Disease originating in the arteries surrounding the heart

Disease originating in the arteries surrounding the heart

Circulatory system | arteries & veins of the head & neck

Angina (Angina Pectoris) is a pain or irritation that occurs when the heart muscle does not receive enough blood flow, and therefore oxygen. Angina can strike anywhere in the body, including the chest, neck, chin, arms, shoulder, and back. The heart is not permanently damaged.
Angioplasty: A procedure in which a balloon is implanted with a catheter and used by cardiac surgeons to open an obstruction or narrowing of a blood vessel. Percutaneous Transluminal Coronary Angioplasty is another name for it (PTCA).
Atrial Fibrillation is a quick and erratic heart rhythm that starts in the upper chambers (the atria). As a result, the lower chambers beat erratically as well. This condition necessitates evaluation and care.
Arrhythmia: A heart rhythm that is irregular in terms of intensity, regularity, or the origin of impulses. Tachycardias (rapid heartbeats) and bradycardias (slow heartbeats) are two types of arrhythmias (slow heart rhythms).
Bypass Graft (Vein, Mammary Artery, Aorta-Coronary Bypass Graft): A surgical operation in which a diseased coronary artery is replaced with a piece of vein or artery taken from the inside of the chest wall. The graft aids in the delivery of more blood to the heart muscle.

Anatomy eye orbit and eyelid

Arteriosclerosis, also known as artery hardening, is a chronic condition marked by irregular thickening and hardening of artery walls, as well as a loss of elasticity. Arteries transport oxygenated, nutrient-rich blood from the heart to organs in the body. An outer layer of tissue (adventitia), a muscular middle layer (media), and an inner layer of epithelial cells (intima) make up the arterial wall. The latter is the one most often affected by arteriosclerosis. Atherosclerosis, arteriolosclerosis, and Monckeberg medial calcific sclerosis are the three forms of arteriosclerosis.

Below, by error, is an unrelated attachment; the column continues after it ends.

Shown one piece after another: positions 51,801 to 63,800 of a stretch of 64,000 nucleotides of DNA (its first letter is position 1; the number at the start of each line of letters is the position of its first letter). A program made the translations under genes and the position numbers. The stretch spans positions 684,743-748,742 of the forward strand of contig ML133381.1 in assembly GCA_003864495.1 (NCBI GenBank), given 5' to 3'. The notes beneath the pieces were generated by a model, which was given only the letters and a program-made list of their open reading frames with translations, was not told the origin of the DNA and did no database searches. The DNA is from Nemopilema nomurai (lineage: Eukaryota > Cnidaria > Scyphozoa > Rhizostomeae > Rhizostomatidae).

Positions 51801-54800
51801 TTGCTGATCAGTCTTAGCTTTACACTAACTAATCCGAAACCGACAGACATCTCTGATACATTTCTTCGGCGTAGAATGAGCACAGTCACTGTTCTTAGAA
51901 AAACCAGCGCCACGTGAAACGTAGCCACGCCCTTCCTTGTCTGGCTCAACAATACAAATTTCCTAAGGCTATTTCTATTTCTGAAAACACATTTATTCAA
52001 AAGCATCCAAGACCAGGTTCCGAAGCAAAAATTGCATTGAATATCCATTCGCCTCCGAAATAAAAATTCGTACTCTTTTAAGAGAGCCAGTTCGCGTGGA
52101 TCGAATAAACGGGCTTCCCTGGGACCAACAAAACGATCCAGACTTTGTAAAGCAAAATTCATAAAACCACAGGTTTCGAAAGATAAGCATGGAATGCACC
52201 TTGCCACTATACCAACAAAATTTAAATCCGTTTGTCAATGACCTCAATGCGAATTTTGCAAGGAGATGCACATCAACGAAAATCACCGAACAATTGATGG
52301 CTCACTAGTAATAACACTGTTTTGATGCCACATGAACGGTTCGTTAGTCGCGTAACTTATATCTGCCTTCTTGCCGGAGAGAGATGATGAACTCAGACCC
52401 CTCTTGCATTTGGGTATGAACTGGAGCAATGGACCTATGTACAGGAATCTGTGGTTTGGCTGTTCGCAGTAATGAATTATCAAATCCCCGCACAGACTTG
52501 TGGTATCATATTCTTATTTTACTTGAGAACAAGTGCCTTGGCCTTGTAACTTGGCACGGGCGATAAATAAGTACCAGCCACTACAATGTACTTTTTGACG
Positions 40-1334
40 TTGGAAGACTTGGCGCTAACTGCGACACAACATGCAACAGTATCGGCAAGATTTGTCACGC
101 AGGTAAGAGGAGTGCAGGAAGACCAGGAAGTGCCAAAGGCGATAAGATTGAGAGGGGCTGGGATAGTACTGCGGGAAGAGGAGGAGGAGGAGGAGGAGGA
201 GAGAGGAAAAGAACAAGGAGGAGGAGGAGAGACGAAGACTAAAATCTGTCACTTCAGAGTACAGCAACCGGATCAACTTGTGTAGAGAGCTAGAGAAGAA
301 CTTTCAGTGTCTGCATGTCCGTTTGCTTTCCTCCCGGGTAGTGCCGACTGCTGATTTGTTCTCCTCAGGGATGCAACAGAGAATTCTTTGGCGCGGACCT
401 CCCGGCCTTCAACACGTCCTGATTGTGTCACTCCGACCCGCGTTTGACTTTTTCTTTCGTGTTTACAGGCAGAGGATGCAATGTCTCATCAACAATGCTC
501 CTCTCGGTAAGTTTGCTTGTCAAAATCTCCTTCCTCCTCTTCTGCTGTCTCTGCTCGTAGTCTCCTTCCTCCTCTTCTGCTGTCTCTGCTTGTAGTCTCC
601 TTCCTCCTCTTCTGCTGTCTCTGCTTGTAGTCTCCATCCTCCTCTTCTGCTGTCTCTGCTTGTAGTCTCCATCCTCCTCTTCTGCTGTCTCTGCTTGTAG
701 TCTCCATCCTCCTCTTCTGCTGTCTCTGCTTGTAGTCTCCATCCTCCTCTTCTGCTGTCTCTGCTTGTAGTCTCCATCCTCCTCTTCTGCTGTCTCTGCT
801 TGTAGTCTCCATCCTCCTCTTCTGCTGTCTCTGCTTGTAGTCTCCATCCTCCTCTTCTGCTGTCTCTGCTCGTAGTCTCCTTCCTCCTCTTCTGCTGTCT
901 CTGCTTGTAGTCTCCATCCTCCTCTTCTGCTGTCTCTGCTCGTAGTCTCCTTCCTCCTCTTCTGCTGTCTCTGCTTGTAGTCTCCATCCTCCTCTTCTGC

Heart disease the #1 killer, guardaheart, dr. harrington

The coronary arteries are coronary circulation’s arterial blood vessels that carry oxygenated blood to the heart muscle. The heart, like any other tissue or organ in the body, needs a constant supply of oxygen to function and survive. 1st
The coronary arteries run the length of the heart. The left coronary artery (LCA) and the right coronary artery (RCA) are the two primary branches (RCA). The arteries can also be graded according to which areas of the heart they supply blood to. These are known as epicardial (above the epicardium, or the outermost tissue of the heart) and microvascular (below the epicardium, or the innermost tissue of the heart) (close to the endocardium, or the innermost tissue of the heart). [two]
Reduced coronary artery function may result in a reduction in the flow of oxygen and nutrients to the heart. This influences not only the supply of blood to the heart muscle, but also the heart’s ability to pump blood across the body. As a consequence, any dysfunction or illness of the coronary arteries may have a significant effect on one’s health, resulting in angina, a heart attack, or even death. [three]

Cardiovascular | anatomy of the heart | heart model

Aortic regurgitation is a backwards leakage of blood from the aorta into the left ventricle due to a damaged aortic valve, causing discomfort in the left heart and insufficient blood flow to the body.
Atrioventricular canal – a congenital heart defect characterized by a low opening in the atrial septum, a high opening in the ventricular septum, and irregular mitral and/or tricuspid valve growth.
A catheter is a short, thin tube that is used to administer dye, collect blood samples, and measure pressures within the heart during a cardiac catheterization procedure. It may also refer to a flexible tube that is used to remove fluid from or inject into the body.
Cholesterol is a naturally occurring substance that can also be contained in animal-based foods such as meat, eggs, and butter. Too much cholesterol in the body may cause artery narrowing and blockage, particularly in the arteries that feed and maintain the heart’s health. Gallstones can also be caused by elevated cholesterol levels. Cholesterol levels in the blood should be less than 200 mg/dL.